Below are 20 interesting facts that you may not know about the CAJUNDOME.

  1. The CAJUNDOME has 10,873 permanent seats and more than 5,000 portable chairs that can be set up.
  2. It is the largest college basketball arena in the state of Louisiana.
  3. The CAJUNDOME’s concrete roof weighs 13,500 tons.
  4. The scoreboard weighs approximately 30,000 pounds.
  5. The highest point of the arena is 165 feet and 4 inches above the ground floor.
  6. In 1995, an ice rink was added to the arena by raising the concrete floor ten inches and adding eight miles of pumping for antifreeze necessary to freeze the ice.
  7. The CAJUNDOME earned the nickname “The Frozen Swamp” when it was home to the ECHL’s Louisiana Ice Gators from 1995 to 2005.
  8. The arena can convert from a basketball court to an ice hockey rink in as few as six hours.
  9. The arena together with the convention center has a combined 191 toilets, 145 sinks, 102 urinals, and 12 showers.
  10. The CAJUNDOME has on-site catering by award-winning Artisan Creative Catering.
  11. The arena goes through 250 gallons of nacho peppers, 1,000 gallons of cheese sauce, 850 kegs of beer, and 3,000 pounds of popcorn seeds each year.
  12. The CAJUNDOME was built by the State of Louisiana, was funded by the City of Lafayette, and is owned by the University of Louisiana at Lafayette.
  13. It became a FEMA evacuation shelter in 2005 in the aftermath of Hurricane Katrina and Rita where it was the center of relief for thousands.
  14. Kenny Rodgers performed the first concert at the CAJUNDOME on November 11, 1985.
  15. The Kenny Rodgers concert had the largest crowd of any event at the arena with 13,500 fans in attendance. 
  16. The largest crowd for a basketball game was 11,479 fans on December 16, 1992 when the Louisiana Ragin’ Cajuns defeated Loyola Marymount.
  17. The CAJUNDOME averages 140 events per year and 10 to 15 concerts per year.
  18. Top entertainers including The Eagles, Whitney Houston, Rod Stewart, Elton John, Billy Joel, George Strait, Garth Brooks, Justin Bieber, and Lil Wayne have performed at the CAJUNDOME.
  19. The arena hosted the Sun Belt Conference men’s basketball tournament in 1997, 1998, and 2007.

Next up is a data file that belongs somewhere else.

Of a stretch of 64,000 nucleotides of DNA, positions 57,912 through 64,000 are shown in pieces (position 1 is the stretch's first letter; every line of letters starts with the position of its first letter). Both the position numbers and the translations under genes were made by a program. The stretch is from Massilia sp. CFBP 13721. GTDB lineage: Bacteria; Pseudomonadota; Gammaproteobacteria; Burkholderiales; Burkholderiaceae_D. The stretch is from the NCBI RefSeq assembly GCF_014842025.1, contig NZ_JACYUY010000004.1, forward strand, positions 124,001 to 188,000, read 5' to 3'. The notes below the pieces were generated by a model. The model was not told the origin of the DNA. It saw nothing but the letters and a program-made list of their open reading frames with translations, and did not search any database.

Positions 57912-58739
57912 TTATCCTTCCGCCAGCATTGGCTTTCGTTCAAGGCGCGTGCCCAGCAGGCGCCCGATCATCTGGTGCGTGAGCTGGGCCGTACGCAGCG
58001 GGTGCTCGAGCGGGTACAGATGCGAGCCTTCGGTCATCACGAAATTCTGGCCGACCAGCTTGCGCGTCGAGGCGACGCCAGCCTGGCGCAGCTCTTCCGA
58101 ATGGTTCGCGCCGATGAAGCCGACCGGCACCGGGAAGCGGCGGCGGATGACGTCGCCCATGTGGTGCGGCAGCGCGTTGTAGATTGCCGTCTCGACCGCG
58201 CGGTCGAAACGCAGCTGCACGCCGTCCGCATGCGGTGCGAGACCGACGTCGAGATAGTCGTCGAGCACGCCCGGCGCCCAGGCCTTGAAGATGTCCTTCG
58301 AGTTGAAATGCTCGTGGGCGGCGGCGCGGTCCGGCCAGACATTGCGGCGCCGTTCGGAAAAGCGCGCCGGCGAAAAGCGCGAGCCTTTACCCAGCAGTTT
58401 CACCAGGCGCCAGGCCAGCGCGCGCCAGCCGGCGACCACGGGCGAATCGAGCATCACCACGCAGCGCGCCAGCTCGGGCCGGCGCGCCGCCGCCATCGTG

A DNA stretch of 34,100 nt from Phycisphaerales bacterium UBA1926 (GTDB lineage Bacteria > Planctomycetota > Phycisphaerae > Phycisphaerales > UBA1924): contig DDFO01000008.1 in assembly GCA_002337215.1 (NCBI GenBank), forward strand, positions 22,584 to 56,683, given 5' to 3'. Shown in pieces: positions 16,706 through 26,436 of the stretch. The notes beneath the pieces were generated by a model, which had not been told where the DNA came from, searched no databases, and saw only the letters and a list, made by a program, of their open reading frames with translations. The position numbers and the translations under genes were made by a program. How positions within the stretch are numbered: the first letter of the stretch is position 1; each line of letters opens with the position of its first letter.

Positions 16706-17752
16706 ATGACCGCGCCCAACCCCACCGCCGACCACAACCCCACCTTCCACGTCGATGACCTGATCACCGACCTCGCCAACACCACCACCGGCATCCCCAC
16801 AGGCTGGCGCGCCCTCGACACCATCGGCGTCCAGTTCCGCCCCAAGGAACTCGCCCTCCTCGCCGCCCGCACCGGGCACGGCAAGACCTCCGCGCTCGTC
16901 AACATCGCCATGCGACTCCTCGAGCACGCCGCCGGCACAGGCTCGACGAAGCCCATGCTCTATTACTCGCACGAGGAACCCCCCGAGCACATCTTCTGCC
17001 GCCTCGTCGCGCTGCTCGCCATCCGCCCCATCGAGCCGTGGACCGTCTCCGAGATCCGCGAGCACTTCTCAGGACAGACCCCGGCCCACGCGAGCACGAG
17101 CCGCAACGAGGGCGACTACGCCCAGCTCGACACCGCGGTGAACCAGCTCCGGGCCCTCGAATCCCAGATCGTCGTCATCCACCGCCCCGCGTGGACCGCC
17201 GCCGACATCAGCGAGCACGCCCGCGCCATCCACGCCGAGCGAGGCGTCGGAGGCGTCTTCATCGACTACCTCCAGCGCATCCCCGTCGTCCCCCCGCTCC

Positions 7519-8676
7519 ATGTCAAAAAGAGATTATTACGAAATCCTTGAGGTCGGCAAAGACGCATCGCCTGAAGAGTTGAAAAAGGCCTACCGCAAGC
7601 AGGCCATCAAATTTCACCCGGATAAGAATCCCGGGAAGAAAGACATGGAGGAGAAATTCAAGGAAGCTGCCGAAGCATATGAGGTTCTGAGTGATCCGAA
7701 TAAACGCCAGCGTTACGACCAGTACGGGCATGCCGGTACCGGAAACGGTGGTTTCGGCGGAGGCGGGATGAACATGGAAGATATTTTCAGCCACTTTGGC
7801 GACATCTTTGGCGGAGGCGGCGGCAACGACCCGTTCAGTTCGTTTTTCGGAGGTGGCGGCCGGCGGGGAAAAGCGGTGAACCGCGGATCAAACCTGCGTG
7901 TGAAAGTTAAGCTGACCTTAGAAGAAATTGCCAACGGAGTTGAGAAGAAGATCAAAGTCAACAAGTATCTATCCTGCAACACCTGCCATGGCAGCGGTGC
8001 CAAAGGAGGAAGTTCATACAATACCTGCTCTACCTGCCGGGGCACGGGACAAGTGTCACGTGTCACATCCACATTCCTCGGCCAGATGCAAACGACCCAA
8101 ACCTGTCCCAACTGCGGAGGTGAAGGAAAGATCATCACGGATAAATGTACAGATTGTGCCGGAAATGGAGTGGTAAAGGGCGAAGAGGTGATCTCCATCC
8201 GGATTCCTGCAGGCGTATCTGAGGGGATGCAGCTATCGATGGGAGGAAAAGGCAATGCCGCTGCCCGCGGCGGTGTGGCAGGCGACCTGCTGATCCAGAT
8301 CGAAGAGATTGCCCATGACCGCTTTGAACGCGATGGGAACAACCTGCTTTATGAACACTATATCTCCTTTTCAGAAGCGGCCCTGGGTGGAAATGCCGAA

20. Every year, the CAJUNDOME hosts the eleven-day Cajun Heartland State Fair that attracts over 175,000 visitors from around the country.

The CAJUNDOME is located at 444 Cajundome Blvd., Lafayette, Louisiana 70506. It is easily accessible at the intersection of Interstate 10 and Interstate 49, and it is only a ten-minute drive from Lafayette Regional Airport. Over 4,500 hotel rooms are available within minutes of the facility. For most events, complimentary parking is available around the perimeter of the CAJUNDOME and convention center.

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Parks and Recreation in Lafayette, LA

January 9, 2020 News 0 Comments

Lafayette, Louisiana has no shortage of great parks. The city boasts over 33 parks that offer spaces and activities for people of all ages. Below is a list of eight parks to visit in Lafayette. 

Parks and Recreation in Lafayette, LA
  • Girard Park

Located in downtown Lafayette next to the University of Louisiana, Girard Park is the perfect place to enjoy the outdoors. The 33-acre park includes a running path, fishing pond, basketball court, tennis courts, disc golf, multiple playgrounds, and a splash pad. Each October, the park hosts the annual Festivals Acadiens et Créoles, a three-day festival where visitors experience the Cajun and Creole culture through music, dancing, and food. Girard Park is located at 500 Girard Park Drive, Lafayette, LA 70503. 

  • Moncus Park

Explore acres of rolling hills, open meadows, and forested ravines at Moncus Park located in the heart of Lafayette. It is the last significantly-sized piece of undeveloped public land within the city. Every Saturday the park hosts the Lafayette Farmers and Artisans Market where you can find the region’s freshest produce, meats, and seafood. Throughout the year, concerts, theatrical performances, and plays are held in the park’s open-air amphitheater. Moncus Park is located at 2913 Johnston Street, Lafayette, LA 70503. 

  • Acadiana Park 

Acadiana Park in northeastern Lafayette encompasses 110 acres and includes nature trails, a 70-site campground, disc golf, basketball courts, tennis courts, and baseball fields. Visitors can launch kayaks or canoes from the park into the Bayou Vermillion Paddle Trail, and the park’s Nature Station offers hands-on exhibits for children to learn about local animals and plants. Acadiana Park is located at 1005 East Alexander Street, Lafayette, LA 70501.